Altogether, these changes can create the following symptoms:

  • Blurred vision
  • Streaking of lights
  • Halos around bright lights at night; glare
  • Sudden change of vision in only one eye
  • Objects appear distorted, both near and distant
  • Double vision from just one eye
  • Triple ghost images

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How We Diagnose Keratoconus

Our eye doctors will inspect carefully for signs of keratoconus during your comprehensive eye exam. It’s critical to inform us of any symptoms that you’ve been experiencing. To diagnose the condition, we will use Computerized Corneal Topography to measure the shape of your cornea. This instrument is critical in making the diagnosis of Keratoconus. Corneal Pachymetry, which measures corneal thickness, is also very important for diagnosing Keratoconus and monitoring for progression.

Treatment for Keratoconus

The first line of treatment is usually new prescription eyeglasses. If this solution doesn’t help you achieve good vision, then one or more of the following treatment options may be discussed.

Gas Permeable and Scleral Contact Lenses

When the cornea is not smooth and regular, it can be difficult to achieve clear vision with glasses. For those patients, rigid gas permeable (RGP) contact lenses provide much clearer vision. RGP contact lenses are small in diameter and use the tear layer behind the lens to create a smooth surface to help patients see more clearly.

Scleral or semi-scleral lenses have a larger diameter which covers the entire cornea and reaches over into the white part of the eye, which is known as the sclera. Because these lenses are highly customizable, it sometimes takes a few prescription changes to find lenses that are comfortable, provide the best fit to maintain good corneal health, and provide the best vision. Scleral and RGP lenses should be changed annually.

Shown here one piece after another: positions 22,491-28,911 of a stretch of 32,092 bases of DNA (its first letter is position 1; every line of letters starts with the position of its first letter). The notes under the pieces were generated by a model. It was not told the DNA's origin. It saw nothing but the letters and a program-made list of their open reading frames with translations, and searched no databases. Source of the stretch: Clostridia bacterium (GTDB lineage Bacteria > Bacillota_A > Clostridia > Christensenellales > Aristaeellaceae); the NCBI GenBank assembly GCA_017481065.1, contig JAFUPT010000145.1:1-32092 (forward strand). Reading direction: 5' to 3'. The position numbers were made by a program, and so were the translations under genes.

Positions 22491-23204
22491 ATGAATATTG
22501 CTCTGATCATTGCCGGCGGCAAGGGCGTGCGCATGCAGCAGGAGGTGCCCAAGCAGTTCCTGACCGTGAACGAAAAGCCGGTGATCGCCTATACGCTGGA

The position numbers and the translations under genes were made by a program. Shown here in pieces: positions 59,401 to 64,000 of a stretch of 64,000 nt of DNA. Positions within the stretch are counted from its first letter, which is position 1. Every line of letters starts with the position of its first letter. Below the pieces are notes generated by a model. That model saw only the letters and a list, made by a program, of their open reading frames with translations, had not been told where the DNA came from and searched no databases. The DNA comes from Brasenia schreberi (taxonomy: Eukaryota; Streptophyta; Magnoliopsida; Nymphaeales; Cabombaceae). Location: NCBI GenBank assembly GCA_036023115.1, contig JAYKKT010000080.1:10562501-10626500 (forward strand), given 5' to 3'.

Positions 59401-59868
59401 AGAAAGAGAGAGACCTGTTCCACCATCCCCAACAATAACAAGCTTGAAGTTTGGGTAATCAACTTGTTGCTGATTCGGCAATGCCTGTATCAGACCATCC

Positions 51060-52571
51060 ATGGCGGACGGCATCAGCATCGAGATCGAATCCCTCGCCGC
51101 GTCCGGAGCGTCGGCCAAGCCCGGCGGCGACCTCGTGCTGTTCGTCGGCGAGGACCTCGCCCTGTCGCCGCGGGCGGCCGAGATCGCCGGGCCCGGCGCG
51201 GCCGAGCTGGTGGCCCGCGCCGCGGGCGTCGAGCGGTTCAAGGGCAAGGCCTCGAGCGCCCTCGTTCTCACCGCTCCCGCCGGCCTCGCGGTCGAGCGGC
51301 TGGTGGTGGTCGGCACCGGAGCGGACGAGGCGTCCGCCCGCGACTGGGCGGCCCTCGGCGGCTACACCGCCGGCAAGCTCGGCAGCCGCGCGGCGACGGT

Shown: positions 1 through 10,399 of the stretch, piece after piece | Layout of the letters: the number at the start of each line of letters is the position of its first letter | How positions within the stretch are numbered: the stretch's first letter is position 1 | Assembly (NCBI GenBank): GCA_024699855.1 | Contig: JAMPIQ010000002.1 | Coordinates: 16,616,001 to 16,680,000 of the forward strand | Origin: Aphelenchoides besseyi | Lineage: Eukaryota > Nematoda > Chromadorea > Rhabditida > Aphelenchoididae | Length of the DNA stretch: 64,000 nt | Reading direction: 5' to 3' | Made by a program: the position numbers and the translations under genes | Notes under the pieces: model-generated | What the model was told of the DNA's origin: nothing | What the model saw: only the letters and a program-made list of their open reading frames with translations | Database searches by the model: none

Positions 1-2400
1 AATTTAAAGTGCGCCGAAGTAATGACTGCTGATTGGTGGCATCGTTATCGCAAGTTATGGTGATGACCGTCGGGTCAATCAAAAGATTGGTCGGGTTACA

Intacs are small, surgically implanted plastic inserts which are placed in the cornea to flatten it. Sometimes they are able to restore clear vision with continued use of glasses.

PTK for severe keratoconus

Severe keratoconus may lead to extreme scarring, due to overstretched collagen fibers. If the back of your corneas tears as a result, swelling may occur. It can take months for the swelling to go down, and a large scar is generally created. PTK, a specialized procedure, can smooth out this scar, thereby enhancing contact lens comfort.

Cornea collagen crosslinking

Cornea collagen crosslinking is a therapy that has shown to be effective in slowing the progression of Keratoconus. Riboflavin eye drops are used, and when the cornea is saturated with these drops, a focused beam of ultraviolet light is used for a set amount of time. This treatment causes the collagen fibers in the cornea to link up, causing the cornea to become stronger, thus slowing or halting the progression of Keratoconus.

Cornea Transplant

As a last resort, a cornea transplant may be performed. During this procedure, the center of your cornea will be removed and replaced with a donor cornea. The new cornea is stitched into place, and you’ll need to wear contact lenses for adequate vision after the surgery.

Dangers of LASIK and Keratoconus

LASIK can potentially weaken the cornea of anyone who suffers from keratoconus, making it a dangerous procedure. If this happens, your vision will become substantially worse. Even if your keratoconus is mild, LASIK is not an option.

Our Keratoconus Specialists in Spring, Texas are happy to meet with you for a 1-on-1 consultation to get you back on the path to reaching clear vision.

Meet with Our Keratoconus Specialists in Spring, Texas